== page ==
I love a movie that makes me smile. No matter how good or bad the rest of the film, if it elicits an organic smile (or any other automatic emotion) from me, it has done a good portion of its job as an artistic provocation. Angelfish, Peter Lee’s earnest drama about seeking out one’s path in a booby-trapped world, made me smile.
Brendan (Jimi Stanton – looking much like a younger Jim Caviezel, but with infinitely more charisma) and Eva (Destiny Nicole Frasqueri) come from two different worlds. He has grown up poor with a grossly immature mother and troubled brother in the mostly white Knightsbridge area of The Bronx. She, while not exactly rich, hails from the largely Puerto Rican Bronx enclave of Marble Hill, surrounded by a loving family consisting of her immigrant mother, aunt, uncle, and assorted cousins. Brendan works at a local market as the deli man (which is the only source of income for his fractured family); she is on her way to community college in the fall to study accounting, albeit begrudgingly.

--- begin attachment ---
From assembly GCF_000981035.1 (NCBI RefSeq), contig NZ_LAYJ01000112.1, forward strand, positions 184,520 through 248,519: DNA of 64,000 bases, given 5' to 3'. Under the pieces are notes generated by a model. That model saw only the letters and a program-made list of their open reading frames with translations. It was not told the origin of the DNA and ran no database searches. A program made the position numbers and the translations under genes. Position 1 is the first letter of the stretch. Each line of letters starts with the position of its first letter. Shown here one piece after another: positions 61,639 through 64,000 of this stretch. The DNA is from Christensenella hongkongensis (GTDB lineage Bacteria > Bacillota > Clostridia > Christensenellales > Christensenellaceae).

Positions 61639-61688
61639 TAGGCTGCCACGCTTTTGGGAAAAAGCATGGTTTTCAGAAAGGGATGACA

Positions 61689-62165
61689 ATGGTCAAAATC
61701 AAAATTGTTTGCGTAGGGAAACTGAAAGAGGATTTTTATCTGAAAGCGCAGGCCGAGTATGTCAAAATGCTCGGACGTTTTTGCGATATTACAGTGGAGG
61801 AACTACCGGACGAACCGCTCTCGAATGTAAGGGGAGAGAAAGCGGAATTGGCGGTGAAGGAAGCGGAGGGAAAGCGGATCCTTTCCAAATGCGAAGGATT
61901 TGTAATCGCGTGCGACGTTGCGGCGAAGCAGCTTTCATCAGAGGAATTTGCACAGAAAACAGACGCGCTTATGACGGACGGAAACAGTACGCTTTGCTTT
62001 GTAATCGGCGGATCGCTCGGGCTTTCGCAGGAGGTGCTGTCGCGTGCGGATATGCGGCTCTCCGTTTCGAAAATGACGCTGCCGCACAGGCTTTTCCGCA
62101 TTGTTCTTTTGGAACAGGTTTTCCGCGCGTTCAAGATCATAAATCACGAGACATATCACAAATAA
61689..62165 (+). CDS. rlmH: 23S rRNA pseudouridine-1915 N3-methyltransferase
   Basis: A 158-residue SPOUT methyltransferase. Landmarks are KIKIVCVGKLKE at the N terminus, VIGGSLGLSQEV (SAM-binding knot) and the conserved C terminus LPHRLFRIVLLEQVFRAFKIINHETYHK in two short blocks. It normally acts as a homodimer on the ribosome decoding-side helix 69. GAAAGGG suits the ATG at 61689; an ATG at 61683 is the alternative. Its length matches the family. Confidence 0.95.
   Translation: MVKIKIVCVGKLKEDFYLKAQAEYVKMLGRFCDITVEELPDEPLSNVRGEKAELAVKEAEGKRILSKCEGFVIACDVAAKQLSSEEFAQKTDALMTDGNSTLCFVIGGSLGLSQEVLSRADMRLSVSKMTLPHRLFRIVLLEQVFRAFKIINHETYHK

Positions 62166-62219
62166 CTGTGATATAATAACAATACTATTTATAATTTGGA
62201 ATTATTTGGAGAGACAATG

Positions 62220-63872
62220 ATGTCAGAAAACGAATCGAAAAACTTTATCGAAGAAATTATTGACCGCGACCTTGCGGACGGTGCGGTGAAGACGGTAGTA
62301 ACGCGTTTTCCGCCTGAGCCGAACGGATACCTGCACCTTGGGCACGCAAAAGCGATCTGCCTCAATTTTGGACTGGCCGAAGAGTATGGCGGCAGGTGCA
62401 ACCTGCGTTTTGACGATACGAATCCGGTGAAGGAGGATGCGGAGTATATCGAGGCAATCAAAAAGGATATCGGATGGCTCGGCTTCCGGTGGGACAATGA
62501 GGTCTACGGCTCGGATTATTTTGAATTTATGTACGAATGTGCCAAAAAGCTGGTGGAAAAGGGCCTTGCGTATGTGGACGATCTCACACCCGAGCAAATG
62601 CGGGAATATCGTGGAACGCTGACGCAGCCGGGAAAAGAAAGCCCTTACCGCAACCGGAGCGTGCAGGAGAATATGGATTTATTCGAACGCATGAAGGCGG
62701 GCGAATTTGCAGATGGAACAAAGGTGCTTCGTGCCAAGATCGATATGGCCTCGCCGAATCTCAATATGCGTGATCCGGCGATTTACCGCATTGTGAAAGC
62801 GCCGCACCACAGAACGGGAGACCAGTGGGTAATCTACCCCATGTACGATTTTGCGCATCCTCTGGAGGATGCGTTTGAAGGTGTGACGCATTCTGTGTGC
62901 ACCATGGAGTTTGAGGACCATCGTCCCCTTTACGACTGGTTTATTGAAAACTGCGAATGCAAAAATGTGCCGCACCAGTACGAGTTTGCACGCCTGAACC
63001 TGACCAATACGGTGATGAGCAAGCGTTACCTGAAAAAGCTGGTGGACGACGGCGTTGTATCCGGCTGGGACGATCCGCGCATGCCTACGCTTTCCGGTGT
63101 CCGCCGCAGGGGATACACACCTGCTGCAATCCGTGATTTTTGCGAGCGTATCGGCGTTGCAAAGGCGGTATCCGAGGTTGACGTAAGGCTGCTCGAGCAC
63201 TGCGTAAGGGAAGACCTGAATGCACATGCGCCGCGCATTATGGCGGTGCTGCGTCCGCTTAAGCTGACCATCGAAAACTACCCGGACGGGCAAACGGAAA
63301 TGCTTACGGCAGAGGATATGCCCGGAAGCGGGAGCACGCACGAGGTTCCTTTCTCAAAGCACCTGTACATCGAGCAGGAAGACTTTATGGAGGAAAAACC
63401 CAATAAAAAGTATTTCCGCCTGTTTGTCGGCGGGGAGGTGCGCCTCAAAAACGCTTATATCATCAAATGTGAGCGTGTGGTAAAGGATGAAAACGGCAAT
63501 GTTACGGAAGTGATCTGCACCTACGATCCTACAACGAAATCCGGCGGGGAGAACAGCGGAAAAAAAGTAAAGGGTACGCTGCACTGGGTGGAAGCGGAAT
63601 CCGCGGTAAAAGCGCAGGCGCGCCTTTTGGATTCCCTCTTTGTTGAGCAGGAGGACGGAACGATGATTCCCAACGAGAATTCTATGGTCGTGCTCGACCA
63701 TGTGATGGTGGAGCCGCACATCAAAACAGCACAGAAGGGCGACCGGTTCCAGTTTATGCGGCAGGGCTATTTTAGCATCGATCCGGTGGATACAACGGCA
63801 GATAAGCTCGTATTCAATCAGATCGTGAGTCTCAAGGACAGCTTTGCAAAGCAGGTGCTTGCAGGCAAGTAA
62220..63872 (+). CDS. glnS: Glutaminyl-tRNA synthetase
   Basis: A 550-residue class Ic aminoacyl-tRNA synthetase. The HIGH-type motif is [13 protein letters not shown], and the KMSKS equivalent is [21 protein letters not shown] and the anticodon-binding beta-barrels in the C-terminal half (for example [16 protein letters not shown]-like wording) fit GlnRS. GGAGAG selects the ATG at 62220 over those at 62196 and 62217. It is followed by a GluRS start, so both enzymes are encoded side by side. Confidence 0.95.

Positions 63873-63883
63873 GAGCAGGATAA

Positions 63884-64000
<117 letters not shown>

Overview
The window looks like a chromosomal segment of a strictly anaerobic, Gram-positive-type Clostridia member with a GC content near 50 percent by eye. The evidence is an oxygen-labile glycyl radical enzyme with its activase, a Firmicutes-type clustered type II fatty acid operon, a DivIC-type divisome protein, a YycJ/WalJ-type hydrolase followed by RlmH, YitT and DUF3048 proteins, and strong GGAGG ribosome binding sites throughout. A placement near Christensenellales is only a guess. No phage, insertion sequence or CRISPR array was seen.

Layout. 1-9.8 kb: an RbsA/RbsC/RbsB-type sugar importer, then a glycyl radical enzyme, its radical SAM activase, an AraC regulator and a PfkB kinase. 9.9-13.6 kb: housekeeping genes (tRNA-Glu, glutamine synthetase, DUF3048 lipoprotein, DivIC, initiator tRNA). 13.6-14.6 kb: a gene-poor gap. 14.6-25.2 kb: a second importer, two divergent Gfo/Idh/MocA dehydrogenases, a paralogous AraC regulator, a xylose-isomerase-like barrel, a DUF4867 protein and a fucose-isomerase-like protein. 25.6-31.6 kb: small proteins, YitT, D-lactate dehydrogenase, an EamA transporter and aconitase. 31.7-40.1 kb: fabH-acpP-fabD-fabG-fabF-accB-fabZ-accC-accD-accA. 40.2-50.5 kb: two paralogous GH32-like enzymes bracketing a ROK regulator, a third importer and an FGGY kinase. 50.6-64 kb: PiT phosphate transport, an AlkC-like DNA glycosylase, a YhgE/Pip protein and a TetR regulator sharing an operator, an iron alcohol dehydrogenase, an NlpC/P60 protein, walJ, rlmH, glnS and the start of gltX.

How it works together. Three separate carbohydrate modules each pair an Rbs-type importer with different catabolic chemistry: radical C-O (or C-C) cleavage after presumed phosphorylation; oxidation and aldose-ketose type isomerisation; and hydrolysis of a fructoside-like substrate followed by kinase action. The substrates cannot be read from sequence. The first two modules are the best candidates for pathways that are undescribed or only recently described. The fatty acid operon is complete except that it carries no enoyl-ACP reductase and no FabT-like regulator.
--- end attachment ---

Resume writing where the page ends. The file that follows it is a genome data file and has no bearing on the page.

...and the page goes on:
“…the way Brendan handles himself in this interaction that more or less defines his character as an honest man…”
Their lives intersect when Eva shows up at Brendan’s deli counter. He chivalrously rescues her from a catcalling customer, yet is, himself, immediately taken by her. Later on at the movies, Brendan strikes up a conversation with Eva and asks her out: romance blooms. The budding relationship between Brendan and Eva is where Angelfish truly shines. It’s heartwarming to watch as Brendan, who had zero parental guidance in his life, let alone any instruction on being a stand-up man in society, muster up all of his confidence to ask out a girl he likes. We see him suddenly stand up straight, shoulders back, chest out. There is something so innocent and ingenious about the way Brendan handles himself in this interaction that more or less defines his character as an honest man doing his best under difficult circumstances.